My tattered and torn college textbook defines inflation as “a persistent increase in the level of consumer prices or a persistent decline in the purchasing power of money, caused by an increase in available currency and credit beyond the proportion of available goods and services.”
Inflation is an upward movement in the average level of prices. Its opposite is deflation, a downward movement in the average level of prices.
Inflation is the expansion of money and credit. Deflation is the contraction of money and credit. The boundary between inflation and deflation is price stability and the most common situation is a low level of inflation in the 1% to 3% range.
There you have it, the jaws of high inflation can squeeze your purchasing power and nest egg while the claws of deflation usually pull both an economy’s growth rate and stock markets down to earth.
Why Some Inflation Is Good for Your Financial Health
Now, in a healthy economy, there will always be a modest inflation since it serves as sort of a lubricant to the wheels of commerce and keeps economic momentum moving forward.
Price stability leads to all actors in an economy being able to make sound economic decisions and fosters a virtuous cycle of growth and progress.
But high inflation discourages investment and savings — the fuel for both growth and productivity.
Let’s just look at the probabilities of each occurring and how they will affect your financial well-being and, most importantly, what you can do to hedge your bets and protect your portfolio.
It is important to note that price levels reflect, to a large degree, psychological leanings. They try to look around the corner and anticipate what’s next.
For example, if most people expect prices to rise sharply, producers will raise prices to protect themselves, workers will negotiate higher pay increases, and the cycle continues and accelerates.
The same is true with deflation, if consumers believe that overall prices will fall, they will delay large purchases, companies will reduce costs to maintain margins, and economic growth will suffer.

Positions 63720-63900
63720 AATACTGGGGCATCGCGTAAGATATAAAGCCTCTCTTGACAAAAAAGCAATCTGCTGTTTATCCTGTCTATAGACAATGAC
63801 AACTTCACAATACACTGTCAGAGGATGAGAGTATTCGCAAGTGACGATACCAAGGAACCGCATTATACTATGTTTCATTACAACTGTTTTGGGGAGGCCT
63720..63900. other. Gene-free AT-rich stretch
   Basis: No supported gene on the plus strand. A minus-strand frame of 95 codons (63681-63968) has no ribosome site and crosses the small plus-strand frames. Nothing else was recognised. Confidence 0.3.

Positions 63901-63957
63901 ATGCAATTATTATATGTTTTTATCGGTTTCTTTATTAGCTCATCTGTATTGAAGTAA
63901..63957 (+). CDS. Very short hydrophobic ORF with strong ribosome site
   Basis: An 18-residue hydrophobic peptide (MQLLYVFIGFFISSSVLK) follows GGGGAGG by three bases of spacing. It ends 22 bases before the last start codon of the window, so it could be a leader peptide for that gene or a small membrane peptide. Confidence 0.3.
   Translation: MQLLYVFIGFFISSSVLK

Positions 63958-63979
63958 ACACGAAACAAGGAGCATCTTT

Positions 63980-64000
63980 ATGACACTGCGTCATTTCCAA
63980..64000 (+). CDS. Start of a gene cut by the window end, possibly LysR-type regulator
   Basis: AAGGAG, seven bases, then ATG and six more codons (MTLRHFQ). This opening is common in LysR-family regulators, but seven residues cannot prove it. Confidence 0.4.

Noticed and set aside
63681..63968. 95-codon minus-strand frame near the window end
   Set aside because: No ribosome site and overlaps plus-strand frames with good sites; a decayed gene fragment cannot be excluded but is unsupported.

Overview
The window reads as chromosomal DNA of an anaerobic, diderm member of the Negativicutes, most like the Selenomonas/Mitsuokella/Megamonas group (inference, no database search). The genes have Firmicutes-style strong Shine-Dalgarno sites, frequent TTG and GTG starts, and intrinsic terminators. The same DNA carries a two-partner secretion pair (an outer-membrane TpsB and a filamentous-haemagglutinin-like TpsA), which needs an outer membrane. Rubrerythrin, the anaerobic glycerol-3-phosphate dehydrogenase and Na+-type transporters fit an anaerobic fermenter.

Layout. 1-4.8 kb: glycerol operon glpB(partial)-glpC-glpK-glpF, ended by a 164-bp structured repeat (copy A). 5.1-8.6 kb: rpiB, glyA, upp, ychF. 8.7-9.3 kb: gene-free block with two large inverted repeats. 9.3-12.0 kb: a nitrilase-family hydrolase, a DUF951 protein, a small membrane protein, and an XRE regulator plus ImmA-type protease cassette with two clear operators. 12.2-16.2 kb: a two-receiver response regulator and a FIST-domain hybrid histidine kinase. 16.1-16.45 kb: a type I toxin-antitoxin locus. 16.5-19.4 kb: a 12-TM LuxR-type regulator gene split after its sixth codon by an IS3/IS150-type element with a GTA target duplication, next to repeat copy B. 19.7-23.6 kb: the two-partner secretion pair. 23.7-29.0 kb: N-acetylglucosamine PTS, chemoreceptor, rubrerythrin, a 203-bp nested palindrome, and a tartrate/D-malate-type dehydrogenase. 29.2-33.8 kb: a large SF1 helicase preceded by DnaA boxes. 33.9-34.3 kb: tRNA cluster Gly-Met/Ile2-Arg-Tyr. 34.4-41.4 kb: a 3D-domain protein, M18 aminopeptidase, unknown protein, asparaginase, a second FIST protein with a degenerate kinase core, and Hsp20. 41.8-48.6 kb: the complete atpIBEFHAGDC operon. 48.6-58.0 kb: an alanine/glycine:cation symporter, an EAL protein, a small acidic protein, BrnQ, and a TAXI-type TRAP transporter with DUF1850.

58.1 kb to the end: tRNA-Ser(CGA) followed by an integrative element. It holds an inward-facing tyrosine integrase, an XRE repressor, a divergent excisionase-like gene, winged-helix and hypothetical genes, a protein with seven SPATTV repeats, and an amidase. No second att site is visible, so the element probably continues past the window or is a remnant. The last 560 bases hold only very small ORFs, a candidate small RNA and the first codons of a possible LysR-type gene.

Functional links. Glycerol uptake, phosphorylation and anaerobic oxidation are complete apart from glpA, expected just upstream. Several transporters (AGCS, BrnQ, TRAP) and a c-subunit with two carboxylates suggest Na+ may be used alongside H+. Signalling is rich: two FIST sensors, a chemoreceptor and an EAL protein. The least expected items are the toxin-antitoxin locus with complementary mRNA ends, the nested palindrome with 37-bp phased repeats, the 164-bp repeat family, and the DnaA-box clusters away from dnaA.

Most financial pundits dwell on only the likelihood and risks of high inflation. I will try to be evenhanded and look evenly at the twin risks of deflation and inflation.
Since the explosion in government debt and spending makes deflation very improbable, let’s focus on inflation. I’ll also offer you some investment ideas and strategies to cope with inflation and also introduce another less welcome possibility — stagflation.
How Inflation Would Impact Your Financial Future
Before getting into your investments, let’s briefly look at how rising and falling price levels impact your financial situation. Normally, rising inflation is coupled with a rising cost of money — better known as interest rates.
These higher interest rates and the decline in your real spending power are like a one-two punch to your real purchasing power and your standard of living.
During high inflationary periods, the American economy is not as productive since borrowing, capital spending and productivity all tend to decline.
In an economy where inflation is rising quickly, interest rates rarely keep up, causing savers’ hard-earned dollars to lose some buying power.
Retirees are especially hard hit since high inflation rates often mean wage increases, but that won’t benefit those who are retired.
Homeowners with variable mortgage rates and people with credit card balances see their borrowing costs climb with the broader inflation in the economy, leading to larger payments and weaker cash flows.